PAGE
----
(ii) the public/private sector split of businesses in order to see where the priyately owned businesses with which local eco­ nomic policy is mainly concerned occur. Howeyer,our state owned businesses are now run on profitmaking łines yery much like the private sector. The goyernment has little time for the social objectiyes that used to differentiate nationalised Industries. This data ia in employmsnt terms (not ftumbers of businesses) snd it has been spelt out l a some detail becauae,- qaite apart from the needs of the paper, it seemed likely to be of interest.Table 6 provid88 this data,

(iii) the industrial structure of businesses with the sępa- ration into five broad sectors and, in partioular, eeparattng


deoiiaing manufacturing from expanding serriceB. Table 1 pro- ▼ides this data.

(iv) the acale and structure of job change and, particular- iy, of job loss. This is eyident from all the tables as each giyes change over time but is spelt out most clearly in tables 1, 2, 5 and 9. Table 1 contains fiye parts to show up the dif­ ferent parts of the West Midianda and in Great Britain.Part iii coyers the most prosperous part of the Region, that outside the West Midlands County, and part iv the least prosperous, the in- ner area of Birmingham.

In summary, I am talking about a loss of 400,000 manufac- turing jobs in the West Midlands Region between 1971 and 1984» i.e. a loss of 36# of the total manufacturing employment of 1971. This loss is made up of a loss of 116,000 1971-78 and o f 283,000

1978-84. These jobs were mainly małe, manuał jobs in the West Midlands County in the factories of the big buslnesses, both private and publio and often those in or attached to the motor car industry. Job losses in the key big firms are indicated ln table 2 for the West Midlands County and, with B o r n e overlap with table 2, in table 9 for Birmingham.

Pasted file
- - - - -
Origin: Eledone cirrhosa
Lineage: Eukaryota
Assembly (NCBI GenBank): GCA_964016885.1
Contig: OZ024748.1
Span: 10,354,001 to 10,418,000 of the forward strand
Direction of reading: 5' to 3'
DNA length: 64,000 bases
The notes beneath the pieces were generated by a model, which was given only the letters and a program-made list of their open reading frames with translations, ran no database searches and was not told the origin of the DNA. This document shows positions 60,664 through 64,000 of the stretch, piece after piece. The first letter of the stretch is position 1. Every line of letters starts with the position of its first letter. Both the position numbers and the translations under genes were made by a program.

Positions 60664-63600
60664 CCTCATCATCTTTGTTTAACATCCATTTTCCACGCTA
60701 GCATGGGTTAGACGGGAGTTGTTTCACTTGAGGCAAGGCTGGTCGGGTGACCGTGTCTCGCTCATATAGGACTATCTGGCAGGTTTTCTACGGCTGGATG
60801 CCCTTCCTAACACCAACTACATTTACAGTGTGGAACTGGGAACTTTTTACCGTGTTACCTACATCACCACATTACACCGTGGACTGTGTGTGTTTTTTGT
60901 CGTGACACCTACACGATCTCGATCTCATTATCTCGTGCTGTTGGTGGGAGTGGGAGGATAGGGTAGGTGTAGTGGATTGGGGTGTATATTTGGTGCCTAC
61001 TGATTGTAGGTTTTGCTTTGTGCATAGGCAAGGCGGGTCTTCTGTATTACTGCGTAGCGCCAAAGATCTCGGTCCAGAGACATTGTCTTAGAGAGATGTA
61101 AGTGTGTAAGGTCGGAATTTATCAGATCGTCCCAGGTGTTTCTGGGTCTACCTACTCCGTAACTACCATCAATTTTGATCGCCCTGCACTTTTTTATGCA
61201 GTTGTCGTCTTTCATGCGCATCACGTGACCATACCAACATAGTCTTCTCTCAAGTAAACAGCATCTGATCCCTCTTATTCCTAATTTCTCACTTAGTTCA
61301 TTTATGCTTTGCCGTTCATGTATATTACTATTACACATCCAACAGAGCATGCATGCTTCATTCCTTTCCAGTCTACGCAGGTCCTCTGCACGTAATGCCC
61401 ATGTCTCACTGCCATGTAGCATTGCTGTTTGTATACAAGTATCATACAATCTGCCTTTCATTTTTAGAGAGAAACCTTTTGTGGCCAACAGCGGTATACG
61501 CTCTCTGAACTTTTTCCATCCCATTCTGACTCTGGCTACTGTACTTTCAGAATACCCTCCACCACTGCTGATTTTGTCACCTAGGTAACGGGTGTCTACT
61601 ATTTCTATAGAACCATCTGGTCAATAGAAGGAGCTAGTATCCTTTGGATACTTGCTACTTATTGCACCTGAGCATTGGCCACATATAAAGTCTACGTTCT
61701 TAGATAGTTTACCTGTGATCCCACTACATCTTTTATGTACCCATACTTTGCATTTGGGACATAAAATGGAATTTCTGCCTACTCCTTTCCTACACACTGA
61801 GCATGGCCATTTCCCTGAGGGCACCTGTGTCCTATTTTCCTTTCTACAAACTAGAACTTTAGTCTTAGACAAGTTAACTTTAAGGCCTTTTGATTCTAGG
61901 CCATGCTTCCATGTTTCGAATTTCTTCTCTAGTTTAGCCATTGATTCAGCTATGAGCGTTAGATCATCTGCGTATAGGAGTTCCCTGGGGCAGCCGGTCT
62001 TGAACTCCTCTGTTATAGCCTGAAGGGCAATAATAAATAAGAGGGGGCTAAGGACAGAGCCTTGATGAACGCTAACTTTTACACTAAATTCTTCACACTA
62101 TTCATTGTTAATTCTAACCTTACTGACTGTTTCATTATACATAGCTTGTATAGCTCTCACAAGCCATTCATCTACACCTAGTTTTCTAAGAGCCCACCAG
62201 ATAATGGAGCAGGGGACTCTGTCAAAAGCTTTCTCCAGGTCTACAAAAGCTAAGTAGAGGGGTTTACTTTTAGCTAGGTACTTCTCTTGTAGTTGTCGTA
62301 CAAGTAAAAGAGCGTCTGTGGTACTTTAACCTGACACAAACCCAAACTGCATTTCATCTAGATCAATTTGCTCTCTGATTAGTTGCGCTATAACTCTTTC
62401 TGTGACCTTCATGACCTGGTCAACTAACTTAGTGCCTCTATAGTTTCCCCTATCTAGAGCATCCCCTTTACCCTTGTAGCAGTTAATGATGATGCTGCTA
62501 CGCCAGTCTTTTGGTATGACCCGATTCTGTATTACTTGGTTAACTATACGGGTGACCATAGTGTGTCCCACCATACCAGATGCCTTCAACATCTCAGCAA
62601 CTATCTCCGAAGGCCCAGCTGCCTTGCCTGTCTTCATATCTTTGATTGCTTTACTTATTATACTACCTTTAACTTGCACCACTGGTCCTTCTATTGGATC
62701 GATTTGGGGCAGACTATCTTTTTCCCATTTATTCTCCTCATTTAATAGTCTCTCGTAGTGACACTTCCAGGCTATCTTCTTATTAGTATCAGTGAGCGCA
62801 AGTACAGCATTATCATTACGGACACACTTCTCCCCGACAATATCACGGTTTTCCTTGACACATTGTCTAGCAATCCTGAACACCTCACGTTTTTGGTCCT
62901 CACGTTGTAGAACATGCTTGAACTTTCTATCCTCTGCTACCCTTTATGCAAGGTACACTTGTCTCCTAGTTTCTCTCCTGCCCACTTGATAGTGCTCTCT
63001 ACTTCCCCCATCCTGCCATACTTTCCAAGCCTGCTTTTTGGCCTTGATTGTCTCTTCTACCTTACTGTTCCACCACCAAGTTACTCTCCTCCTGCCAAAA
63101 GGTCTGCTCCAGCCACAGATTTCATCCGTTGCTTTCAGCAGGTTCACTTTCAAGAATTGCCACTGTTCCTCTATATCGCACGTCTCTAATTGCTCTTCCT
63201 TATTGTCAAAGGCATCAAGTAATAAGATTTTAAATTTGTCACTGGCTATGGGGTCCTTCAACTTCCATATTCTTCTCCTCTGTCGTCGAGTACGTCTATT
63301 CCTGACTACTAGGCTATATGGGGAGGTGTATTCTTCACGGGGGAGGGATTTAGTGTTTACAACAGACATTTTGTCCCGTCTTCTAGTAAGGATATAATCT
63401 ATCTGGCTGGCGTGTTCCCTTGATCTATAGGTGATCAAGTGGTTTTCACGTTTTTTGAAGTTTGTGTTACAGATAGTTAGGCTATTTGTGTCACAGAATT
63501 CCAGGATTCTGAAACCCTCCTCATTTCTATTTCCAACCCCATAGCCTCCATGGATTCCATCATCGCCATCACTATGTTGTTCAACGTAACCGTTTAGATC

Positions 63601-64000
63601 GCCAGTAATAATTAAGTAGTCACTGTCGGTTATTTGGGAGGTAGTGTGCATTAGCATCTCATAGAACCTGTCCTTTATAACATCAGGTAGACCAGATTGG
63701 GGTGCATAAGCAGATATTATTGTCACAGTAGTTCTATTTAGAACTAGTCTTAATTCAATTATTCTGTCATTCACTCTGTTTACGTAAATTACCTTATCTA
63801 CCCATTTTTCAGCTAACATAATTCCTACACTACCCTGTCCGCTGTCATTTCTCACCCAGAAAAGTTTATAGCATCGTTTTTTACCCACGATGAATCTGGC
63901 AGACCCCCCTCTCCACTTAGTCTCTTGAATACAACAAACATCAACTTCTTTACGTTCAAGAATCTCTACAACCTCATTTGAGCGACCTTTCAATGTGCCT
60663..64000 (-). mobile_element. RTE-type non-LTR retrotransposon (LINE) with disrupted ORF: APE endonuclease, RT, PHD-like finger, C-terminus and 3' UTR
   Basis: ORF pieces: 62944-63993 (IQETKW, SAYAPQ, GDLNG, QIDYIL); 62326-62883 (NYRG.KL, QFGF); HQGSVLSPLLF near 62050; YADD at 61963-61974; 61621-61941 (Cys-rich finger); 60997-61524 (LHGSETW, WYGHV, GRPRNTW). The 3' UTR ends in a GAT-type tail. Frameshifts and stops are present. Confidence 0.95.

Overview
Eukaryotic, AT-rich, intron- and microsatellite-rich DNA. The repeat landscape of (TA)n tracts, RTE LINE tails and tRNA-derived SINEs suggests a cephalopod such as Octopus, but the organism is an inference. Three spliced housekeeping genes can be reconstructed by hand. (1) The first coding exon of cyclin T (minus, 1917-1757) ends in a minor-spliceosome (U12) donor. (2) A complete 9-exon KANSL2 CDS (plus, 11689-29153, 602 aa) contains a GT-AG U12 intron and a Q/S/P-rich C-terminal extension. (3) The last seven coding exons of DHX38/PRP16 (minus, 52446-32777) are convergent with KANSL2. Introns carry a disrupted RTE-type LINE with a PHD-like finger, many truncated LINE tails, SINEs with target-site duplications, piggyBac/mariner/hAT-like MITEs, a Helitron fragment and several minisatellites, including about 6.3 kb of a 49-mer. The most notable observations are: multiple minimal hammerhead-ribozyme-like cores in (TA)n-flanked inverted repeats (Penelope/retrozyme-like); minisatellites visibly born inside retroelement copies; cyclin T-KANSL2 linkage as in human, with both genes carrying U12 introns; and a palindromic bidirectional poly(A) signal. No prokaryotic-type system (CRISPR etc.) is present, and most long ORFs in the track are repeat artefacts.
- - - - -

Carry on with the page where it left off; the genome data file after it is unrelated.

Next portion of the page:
One oan almost present the process as this: on the one hand, more and more plants are absorbed by big business, with many of these being closed down after acąuisition as surplus capacity and, on the other hand, some of the ei-workere from these closed plants, in desperation and in dis-ilłusionment,opening up their own email businesses and, so, seeming to create new jobs. But the eecond does not in any way balance out the first and there ia maeslye net job loss - leaving płenty of room for a policy response to job loss.

Some Issues behind the Statistice and Policy Response

(i) The i3oue of ownerehip and control, plus the growth in scalę of buaiiiess.

The key difference between big business and email business ia that of control and, witbin thst, of where control is located


and how many unita are oontrolled, l.e. the issue of conoentra­ tion and centralisation of Capital to use Kanist terma. Big business, whether public or priyately owned, ia often controlled from outside the local area, erternally controlled as we aay, and there is much oore of this externally controlled big busi­ ness. about in recent years. In Britain, headąuartero offices are disproportionately located in London - in 1972, 506 and.in 1977, 525 of the headquarters of the leading 1000 coopaniee were in London and only 88 (1972) and 85 (1977) were in the West Mid- lands Region (and that was more than in any other region outside


the South-Bast, and London, except one). The argument is that externaliy oontrolled corporatlona will not have local loyalties to either their labour force or the local eeonomy and will also be aware and able to take up potentially aore profitable loca- tions. In contrast, smali businesses are usually owned by the masaging director, who llves locally, has no other plants and 18 unaware and diainterested in alternatiyes and has loyalties to his locality and his labour force whom he knowa by name,etc. These two stereotypes are not universal but they commonly fit large and smali-businesses and are found amongst polioy-makers.

(ii) Then there is the issue of market forces and their logio including whether the market is self-adjusting in eyery instance. The present goyernment seema to have great faith in a) market forcie and b) that those market forces will in the end restore Britain and the West Kidlands to prosperity. These are two separate issuea and the second seema particularly doubtful giyen the new locatlng factors ln the world. Local authorities, ln deyeloping local economic initiatiyes to counter both market forces (a and b) and the goyernment’e apparent indifferenoe to local unemployment and manufacturing deollne, are deliberately interyenlng in the market and attempting to control capltal and big business in the intereste of their locality.

J. Goddard end I.J. Smith, "Changes in oorporate oontrol ln the 3ritish urban system", Enyironment and Planning, 1978, yol. 10, quoted in J. Mawaon and A. Taylor, The West Midlands ln Cri- sls, ESRC Inner City in Contert Research, Working paper 1, July


Barbara M.D. Smith — -- ... ...